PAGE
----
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The ability of schools to serve young people may be jeopardized if their approaches to parental involvement do not evolve to reflect the growing diversity of their students brought on by long-term demographic changes.
C. Wright Mills argued for the value of studying human lives at the intersection of personal biography and societal history.1 Unfortunately, owing to disciplinary constraints, studies that do equal justice to both sides of this intersection remain uncommon. Scholars from more macro-oriented fields have effectively elucidated patterns of social, cultural, and economic change and their effects on individual outcomes while demonstrating less awareness of the developmental processes underlying those affected outcomes. Scholars from more micro-oriented fields have effectively elucidated important developmental processes and their links to proximate ecologies of everyday life, but they have been less likely to engage broader conceptions of context, such as populations, stratification, and history.2 This imbalance prevents more fully formed theoretical models of human life. Increasingly, however, scholars studying youth are making significant progress on this front, with Rainer Silbereisen leading the charge.
According to Silbereisen, social change is a “change in the typical characteristics of society, such as social structures and institutions, norms, values, cultural products, and symbols.”3 Research on short-term change—the aftermath of events that are fairly specific and concrete—is exemplified by Silbereisen’s studies of the implications of German reunification for transitions into adulthood, as well as studies of the life course effects of the Great Depression, the Chinese Cultural Revolution, and the breakup of the Soviet Union.4 Of course, short term is loosely defined in the sense that such events may be long in the making and have aftermaths that extend into the future. As natural experiments with more distinctly demarcated before and after periods, short-term social changes attract a great deal of attention from scholars. In contrast, long-term change—gradual evolutions of societal structure, composition, and culture or social upheavals that play out over time—can be more difficult to study because it is usually less concrete and requires longer-term data collection. Examples of long-term social changes studied in relation to development include geopolitical struggles in the Middle East and Northern Ireland.5 More common, however, is research on slowly unfolding demographic trends, for example, increasing fertility and decreasing mortality rates in postindustrial societies.6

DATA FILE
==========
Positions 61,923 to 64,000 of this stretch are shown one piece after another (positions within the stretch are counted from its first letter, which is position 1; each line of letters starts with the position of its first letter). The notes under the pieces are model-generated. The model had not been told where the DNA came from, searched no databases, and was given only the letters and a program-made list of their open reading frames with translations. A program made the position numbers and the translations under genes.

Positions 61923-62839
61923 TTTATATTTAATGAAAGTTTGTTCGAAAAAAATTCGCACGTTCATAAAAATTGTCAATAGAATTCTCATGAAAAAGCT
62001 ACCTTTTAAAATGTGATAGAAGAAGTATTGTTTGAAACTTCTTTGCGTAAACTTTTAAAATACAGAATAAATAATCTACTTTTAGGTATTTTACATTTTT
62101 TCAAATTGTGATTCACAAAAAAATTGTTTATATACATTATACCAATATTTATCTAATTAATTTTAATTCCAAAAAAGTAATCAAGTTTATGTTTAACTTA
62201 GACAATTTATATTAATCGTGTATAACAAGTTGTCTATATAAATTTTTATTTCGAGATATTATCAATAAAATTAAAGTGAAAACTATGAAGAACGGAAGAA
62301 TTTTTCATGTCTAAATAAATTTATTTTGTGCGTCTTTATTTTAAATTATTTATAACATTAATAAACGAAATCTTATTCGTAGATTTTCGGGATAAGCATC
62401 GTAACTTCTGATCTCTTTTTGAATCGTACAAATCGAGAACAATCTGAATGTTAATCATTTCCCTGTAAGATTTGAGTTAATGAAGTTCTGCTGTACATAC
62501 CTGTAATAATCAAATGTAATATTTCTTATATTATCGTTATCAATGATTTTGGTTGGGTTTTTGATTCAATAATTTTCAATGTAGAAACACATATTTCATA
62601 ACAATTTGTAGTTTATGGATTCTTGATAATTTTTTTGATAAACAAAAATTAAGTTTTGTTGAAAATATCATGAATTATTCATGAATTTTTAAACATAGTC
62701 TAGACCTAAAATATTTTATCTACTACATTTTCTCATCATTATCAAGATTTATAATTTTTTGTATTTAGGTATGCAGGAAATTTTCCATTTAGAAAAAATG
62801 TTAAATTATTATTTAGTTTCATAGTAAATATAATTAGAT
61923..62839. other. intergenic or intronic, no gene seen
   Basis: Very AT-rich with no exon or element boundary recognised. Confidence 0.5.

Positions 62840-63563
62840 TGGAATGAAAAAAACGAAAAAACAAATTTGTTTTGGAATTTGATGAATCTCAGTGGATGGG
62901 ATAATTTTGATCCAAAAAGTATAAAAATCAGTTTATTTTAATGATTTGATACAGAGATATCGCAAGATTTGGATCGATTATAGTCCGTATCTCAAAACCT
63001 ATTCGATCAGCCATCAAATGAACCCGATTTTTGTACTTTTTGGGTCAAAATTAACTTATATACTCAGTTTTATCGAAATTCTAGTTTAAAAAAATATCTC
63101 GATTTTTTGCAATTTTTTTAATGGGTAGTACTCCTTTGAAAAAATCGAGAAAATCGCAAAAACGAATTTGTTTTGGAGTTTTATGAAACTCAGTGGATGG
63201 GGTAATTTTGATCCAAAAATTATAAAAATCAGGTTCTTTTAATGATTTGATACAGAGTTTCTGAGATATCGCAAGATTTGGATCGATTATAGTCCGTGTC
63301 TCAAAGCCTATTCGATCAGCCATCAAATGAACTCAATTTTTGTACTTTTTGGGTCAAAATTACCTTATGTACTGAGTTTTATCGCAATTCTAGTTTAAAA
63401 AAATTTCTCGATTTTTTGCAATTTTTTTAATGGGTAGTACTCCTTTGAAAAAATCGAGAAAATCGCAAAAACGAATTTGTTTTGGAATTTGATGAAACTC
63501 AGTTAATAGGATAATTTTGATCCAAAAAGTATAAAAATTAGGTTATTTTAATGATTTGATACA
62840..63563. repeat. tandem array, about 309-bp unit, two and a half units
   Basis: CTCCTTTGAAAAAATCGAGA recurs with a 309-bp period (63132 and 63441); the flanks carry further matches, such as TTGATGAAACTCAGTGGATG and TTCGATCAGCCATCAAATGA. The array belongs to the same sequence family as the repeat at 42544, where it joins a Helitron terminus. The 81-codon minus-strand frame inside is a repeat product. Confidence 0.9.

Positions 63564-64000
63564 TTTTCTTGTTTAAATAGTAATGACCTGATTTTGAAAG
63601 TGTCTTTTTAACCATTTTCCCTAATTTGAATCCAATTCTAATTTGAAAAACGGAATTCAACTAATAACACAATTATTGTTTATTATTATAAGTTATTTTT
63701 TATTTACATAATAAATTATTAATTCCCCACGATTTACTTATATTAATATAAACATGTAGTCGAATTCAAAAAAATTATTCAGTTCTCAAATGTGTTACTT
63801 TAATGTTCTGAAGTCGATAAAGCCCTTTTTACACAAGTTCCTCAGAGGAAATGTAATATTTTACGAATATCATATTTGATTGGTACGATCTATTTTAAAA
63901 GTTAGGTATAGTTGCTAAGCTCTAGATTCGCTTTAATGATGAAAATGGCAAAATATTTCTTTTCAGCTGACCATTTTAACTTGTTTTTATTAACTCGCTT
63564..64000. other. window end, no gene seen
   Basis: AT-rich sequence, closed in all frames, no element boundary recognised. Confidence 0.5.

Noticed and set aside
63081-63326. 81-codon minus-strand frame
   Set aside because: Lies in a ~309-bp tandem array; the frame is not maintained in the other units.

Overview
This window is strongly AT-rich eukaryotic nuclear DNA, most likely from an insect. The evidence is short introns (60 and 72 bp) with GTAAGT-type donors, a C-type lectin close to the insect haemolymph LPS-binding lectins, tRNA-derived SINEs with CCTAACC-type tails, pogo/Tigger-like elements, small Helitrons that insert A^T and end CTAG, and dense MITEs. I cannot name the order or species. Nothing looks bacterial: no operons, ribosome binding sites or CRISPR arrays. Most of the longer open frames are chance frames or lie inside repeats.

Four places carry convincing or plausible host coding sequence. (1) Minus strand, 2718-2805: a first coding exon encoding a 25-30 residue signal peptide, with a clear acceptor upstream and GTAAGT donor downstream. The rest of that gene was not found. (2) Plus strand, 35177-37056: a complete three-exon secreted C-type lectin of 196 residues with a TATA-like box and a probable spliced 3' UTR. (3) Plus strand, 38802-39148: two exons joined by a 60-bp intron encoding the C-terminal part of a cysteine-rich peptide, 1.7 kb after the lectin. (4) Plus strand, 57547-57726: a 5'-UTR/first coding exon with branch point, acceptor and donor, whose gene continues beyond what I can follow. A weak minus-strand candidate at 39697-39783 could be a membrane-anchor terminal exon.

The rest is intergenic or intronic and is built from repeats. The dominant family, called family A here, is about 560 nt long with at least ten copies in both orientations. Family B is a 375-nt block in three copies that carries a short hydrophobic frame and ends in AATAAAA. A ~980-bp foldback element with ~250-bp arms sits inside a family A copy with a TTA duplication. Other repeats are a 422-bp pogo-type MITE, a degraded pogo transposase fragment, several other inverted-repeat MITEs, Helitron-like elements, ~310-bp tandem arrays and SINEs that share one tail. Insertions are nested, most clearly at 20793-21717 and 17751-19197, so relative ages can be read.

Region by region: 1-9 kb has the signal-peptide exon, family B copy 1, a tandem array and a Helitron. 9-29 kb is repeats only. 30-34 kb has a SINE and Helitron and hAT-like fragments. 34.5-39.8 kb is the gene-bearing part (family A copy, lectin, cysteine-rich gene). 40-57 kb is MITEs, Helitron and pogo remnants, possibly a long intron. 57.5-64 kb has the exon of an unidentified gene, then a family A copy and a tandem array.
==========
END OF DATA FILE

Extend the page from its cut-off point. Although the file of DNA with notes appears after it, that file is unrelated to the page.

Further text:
Although long-term social change is challenging to study, it is theoretically important because its effects are not immediate and it is not usually powered by major social institutions.7 Another challenge is that individuals are often only vaguely aware of long-term social changes and do not fully consider how they might be affected personally. As a result, changes in everyday norms and customs can lag behind long-term social change, contributing to stratification by setting up social disconnects that favor some groups over others. As such, youth may lose out when their ecological contexts do not change on pace with the broader societal contexts in which their ecologies are embedded. To illustrate this point, we focus on demographic trends in the United States that are shaping an ecological transaction of American youth—family-school connections to fuel the intergenerational transmission of inequality.
More so than in other countries, American parents are expected to be highly visible in schools and to supplement school activities at home. Such connections are thought to keep everyone aware of students’ needs, provide parents a venue to advocate for children, and give teachers at-home support for their efforts. They also have symbolic value in that they are perceived to signal something about the values and motivations of the actors in each context.8